BIRD SPECIES DIVERSITY ACROSS A GRADIENT OF LAND USE IN SOUTHERN GONAREZHOU NATIONAL PARK AND ADJACENT AREAS, ZIMBABWE
C. M. Mzendah1, C. Mashapa1*, C. H. D. Magadza1, E. Gandiwa2 and S. Kativu1
1Tropical Resource Ecology Programme, University of Zimbabwe, P.O. Box MP 167, Mount Pleasant, Harare, Zimbabwe
2School of Wildlife, Ecology and Conservation, Chinhoyi University of Technology, Private Bag 7724, Chinhoyi, Zimbabwe
*Corresponding author; email: email@example.com
Bird species composition and abundance across a land disturbance gradient in southern Gonarezhou National Park and adjacent areas, Zimbabwe was assessed in April 2013. Three study strata based on land use category were delineated, namely protected Manyanda Pan inside Gonarezhou National Park, unprotected Manjinji Pan and cultivated lands around Manjinji Pan. Bird census points were randomly pegged across the three study strata where bird species and numbers were recorded. Habitat condition of the study strata was estimated using the Global Monitoring Framework method. The study recorded a total of 2706 birds belonging to 131 species and 60 families from the three sites. With its dense woodlands, Manjinji Pan recorded significantly higher bird species diversity (H′ = 4) than either the degraded Manyanda Pan (H′ = 2.3) or the cultivated lands (H′ = 2.6). Bird species evenness was highest in Manjinji Pan (J′ = 0.59), whereas, lowest species evenness (J′ = 0.18) was recorded on cultivated lands. The results suggest that land use type and woodland status likely influence bird species diversity in the study area. The study recommended for conservation of the remaining forest and wetland fragments in southern Zimbabwe even in unprotected areas in order to maintain avifaunal diversity.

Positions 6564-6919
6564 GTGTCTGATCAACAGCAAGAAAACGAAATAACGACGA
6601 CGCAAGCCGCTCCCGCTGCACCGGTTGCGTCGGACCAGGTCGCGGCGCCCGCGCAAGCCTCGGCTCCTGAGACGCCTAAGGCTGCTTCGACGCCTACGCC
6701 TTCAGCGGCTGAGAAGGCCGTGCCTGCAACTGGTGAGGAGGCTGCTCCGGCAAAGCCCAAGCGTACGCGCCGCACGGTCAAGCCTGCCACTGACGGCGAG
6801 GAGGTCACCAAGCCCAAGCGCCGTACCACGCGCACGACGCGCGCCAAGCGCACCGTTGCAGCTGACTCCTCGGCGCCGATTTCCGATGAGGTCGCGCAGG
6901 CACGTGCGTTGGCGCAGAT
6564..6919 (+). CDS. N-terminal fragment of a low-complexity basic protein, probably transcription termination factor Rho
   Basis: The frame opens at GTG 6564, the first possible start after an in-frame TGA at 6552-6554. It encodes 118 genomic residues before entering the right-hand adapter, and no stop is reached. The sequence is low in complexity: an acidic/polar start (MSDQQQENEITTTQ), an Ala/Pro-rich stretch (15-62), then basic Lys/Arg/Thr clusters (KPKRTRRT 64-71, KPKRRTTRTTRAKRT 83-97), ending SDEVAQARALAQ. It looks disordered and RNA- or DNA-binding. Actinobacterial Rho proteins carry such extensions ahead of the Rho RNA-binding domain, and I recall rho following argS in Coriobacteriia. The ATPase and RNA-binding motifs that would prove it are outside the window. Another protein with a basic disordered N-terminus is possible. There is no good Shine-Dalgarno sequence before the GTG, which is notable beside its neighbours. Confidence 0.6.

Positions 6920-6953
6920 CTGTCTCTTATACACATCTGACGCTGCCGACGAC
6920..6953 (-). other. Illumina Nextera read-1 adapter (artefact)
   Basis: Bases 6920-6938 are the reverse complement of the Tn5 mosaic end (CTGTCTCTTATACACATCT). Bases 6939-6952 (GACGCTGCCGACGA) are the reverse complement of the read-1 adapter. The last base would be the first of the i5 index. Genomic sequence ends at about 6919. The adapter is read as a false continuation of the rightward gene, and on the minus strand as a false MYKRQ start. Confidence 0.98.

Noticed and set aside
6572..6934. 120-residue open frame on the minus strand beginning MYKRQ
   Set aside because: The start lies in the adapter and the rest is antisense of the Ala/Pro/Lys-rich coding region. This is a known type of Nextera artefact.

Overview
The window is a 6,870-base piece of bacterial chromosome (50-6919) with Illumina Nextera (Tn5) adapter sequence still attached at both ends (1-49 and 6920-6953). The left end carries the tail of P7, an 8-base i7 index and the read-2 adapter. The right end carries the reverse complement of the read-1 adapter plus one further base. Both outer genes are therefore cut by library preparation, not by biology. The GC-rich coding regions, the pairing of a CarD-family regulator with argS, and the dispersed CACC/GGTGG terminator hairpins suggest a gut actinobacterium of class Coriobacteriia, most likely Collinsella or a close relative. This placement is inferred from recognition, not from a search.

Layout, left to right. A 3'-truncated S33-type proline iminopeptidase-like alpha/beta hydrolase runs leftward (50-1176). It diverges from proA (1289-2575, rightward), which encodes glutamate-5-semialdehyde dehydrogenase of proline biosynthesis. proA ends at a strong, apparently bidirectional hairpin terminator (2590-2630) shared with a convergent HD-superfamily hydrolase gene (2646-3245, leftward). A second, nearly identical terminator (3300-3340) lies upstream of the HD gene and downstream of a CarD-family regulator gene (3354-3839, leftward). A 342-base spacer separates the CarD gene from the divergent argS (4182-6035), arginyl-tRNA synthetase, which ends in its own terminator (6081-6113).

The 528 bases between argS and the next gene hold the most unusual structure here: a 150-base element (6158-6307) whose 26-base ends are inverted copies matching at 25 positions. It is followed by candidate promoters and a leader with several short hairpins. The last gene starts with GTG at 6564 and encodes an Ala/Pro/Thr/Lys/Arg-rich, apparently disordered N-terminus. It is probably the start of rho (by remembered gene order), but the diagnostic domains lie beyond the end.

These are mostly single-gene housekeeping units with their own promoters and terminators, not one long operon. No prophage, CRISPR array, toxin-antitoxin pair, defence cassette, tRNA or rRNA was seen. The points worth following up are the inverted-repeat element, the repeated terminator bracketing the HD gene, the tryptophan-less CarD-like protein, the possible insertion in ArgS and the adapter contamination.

Key words: bird species diversity, land use, vegetation cover, habitat disturbance.